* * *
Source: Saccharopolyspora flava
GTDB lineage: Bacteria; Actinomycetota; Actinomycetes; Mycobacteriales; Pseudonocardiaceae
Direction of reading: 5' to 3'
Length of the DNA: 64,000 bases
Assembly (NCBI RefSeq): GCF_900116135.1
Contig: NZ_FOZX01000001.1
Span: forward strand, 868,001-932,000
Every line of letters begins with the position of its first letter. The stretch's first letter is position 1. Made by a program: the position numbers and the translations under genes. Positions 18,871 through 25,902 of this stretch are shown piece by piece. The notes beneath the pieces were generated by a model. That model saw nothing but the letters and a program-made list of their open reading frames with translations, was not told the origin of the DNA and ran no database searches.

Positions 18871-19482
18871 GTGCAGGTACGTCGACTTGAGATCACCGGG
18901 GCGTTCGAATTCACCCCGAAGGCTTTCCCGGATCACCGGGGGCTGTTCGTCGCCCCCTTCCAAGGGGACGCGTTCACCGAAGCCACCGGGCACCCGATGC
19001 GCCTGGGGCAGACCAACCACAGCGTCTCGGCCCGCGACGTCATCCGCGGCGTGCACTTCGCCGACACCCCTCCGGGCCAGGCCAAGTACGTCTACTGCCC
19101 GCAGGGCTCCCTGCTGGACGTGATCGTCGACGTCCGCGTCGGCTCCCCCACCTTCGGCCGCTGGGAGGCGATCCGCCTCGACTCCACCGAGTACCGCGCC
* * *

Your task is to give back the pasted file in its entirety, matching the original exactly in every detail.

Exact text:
Source: Saccharopolyspora flava
GTDB lineage: Bacteria; Actinomycetota; Actinomycetes; Mycobacteriales; Pseudonocardiaceae
Direction of reading: 5' to 3'
Length of the DNA: 64,000 bases
Assembly (NCBI RefSeq): GCF_900116135.1
Contig: NZ_FOZX01000001.1
Span: forward strand, 868,001-932,000
Every line of letters begins with the position of its first letter. The stretch's first letter is position 1. Made by a program: the position numbers and the translations under genes. Positions 18,871 through 25,902 of this stretch are shown piece by piece. The notes beneath the pieces were generated by a model. That model saw nothing but the letters and a program-made list of their open reading frames with translations, was not told the origin of the DNA and ran no database searches.

Positions 18871-19482
18871 GTGCAGGTACGTCGACTTGAGATCACCGGG
18901 GCGTTCGAATTCACCCCGAAGGCTTTCCCGGATCACCGGGGGCTGTTCGTCGCCCCCTTCCAAGGGGACGCGTTCACCGAAGCCACCGGGCACCCGATGC
19001 GCCTGGGGCAGACCAACCACAGCGTCTCGGCCCGCGACGTCATCCGCGGCGTGCACTTCGCCGACACCCCTCCGGGCCAGGCCAAGTACGTCTACTGCCC
19101 GCAGGGCTCCCTGCTGGACGTGATCGTCGACGTCCGCGTCGGCTCCCCCACCTTCGGCCGCTGGGAGGCGATCCGCCTCGACTCCACCGAGTACCGCGCC